Hi Holly, Your physician can check your serum potassium a week after a given dosage regimen. In general your drug will make no difference provided you have normal kidney function. You will need enough to raise your urine pH above 6 and usually that takes 1 – 2 tabs 2 – 3 times a day. As for gastric irritation, take them with food. Potassium rich foods are not a problem even with the pills. But – that word! – your physician knows your kidney function and can retest you so let s/he protect you as you take enough to prevent the stones. Regards, Fred Coe

  4. Gregg Kennedy

    Hello Dr.,

    Great article. I have just had my second kidney stone removal operation in as many months, one from each side. Each stone was 5mm; one obstructive one not – neither of which wanted to leave the kidney on its own! Apparently I have many more lying in wait in my kidneys but at this time they are much smaller and may hopefully pass without notice. I also have been diagnosed with gout. I have dropped the uric acid level in my blood by a complete diet change for the past 6 months. During my most recent stone episode I learned that this diet, as mentioned in your article does not have much if any impact on the urine ph. My urologist is convinced that my stones are uric acid. I see that you mention potassium alkali as an effective ph modifier that might reduce the existing or new formation of stones; what are the sources of this, is there natural vs. pharmaceutical, is daily ingestion required ?

    Thank you

    • Fredric Coe, MD

      Hi Gregg, If the stones are uric acid treatment as outlined in this article is nearly perfect and you should do it. Since stones were removed your physician knows their composition as he/she had them analysed. Potassium citrate is a simple salt of citric acid and the ideal treatment. There is no ‘natural’ vs unnatural source of this material as it is all produced as a pharmaceutical and food additive. It is needed every day – forever, benign, and effective. But, how sure are you of stone composition? Make sure, check records and reports. If not sure, there is confusion, and here is a way to proceed. Regards, Fred Coe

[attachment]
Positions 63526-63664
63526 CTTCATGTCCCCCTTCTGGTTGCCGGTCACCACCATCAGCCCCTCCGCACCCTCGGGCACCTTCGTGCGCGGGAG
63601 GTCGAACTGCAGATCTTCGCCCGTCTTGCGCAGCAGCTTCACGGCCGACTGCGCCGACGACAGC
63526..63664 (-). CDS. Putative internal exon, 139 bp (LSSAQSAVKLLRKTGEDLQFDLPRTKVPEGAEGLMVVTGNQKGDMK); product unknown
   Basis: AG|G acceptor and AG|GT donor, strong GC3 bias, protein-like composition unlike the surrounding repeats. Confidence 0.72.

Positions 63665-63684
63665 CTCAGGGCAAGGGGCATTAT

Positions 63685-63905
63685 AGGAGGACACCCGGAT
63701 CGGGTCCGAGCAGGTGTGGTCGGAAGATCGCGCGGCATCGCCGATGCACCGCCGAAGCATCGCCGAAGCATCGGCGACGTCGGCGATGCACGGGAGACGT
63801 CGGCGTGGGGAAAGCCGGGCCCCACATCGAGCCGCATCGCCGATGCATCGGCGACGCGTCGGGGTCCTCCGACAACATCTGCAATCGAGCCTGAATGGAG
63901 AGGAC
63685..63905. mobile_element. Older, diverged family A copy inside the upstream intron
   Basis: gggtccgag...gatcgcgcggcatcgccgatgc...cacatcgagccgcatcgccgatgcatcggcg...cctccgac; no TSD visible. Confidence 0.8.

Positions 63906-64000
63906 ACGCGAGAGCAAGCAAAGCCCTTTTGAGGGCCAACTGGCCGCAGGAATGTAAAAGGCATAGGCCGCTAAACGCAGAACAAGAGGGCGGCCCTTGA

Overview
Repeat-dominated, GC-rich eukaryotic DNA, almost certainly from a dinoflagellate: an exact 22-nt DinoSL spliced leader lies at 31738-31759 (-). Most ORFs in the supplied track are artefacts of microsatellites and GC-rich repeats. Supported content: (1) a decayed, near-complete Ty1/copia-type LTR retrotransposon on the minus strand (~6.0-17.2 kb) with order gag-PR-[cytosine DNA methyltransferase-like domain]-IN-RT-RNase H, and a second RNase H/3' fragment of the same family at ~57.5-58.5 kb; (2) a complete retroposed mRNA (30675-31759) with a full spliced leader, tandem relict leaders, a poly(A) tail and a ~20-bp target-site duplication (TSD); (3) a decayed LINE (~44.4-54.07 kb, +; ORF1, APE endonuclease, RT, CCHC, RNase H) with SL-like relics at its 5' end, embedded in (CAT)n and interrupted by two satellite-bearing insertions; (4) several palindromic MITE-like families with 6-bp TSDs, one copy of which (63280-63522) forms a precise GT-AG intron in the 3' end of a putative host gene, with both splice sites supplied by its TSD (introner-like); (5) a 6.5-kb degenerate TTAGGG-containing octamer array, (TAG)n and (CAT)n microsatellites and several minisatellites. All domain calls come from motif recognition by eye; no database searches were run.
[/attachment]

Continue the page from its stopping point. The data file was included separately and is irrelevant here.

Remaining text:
5. Adriana Trajtman

    Hi Dr. Coe,
    I previously consulted with your group by sending little stones. The report came back negative for stones, just tissue and blood debris. However, I did have some urine cultures back positive for Streptococcus feacalis and E. coli. I had a few treatments with Nitrofurantoin, Ampiciline, Amoxicillin and finally with Vancomycin (IV). An indium 111 scan just came back negative but my symptoms persist. Since I am a microbiologist and have access to a microscope, I can see the cocci under the microscope mostly invading epithelial cells or some kind of mucoid structures instead of showing in a planktonic form. I would appreciate if you could refer me to an ID specialist or any group working in biofilm treatment who could help me clear the infection. The last one I saw here in Winnipeg, Canada, sent me back to see my family doctor.
    Adriana Trajtman

  6. Alastair Sticco

    Hi, your link from the the menu to Struvite Stones does not appear to work or lead anywhere. It should probably be fixed if there is a page it should go to, or perhaps removed if there isn’t one.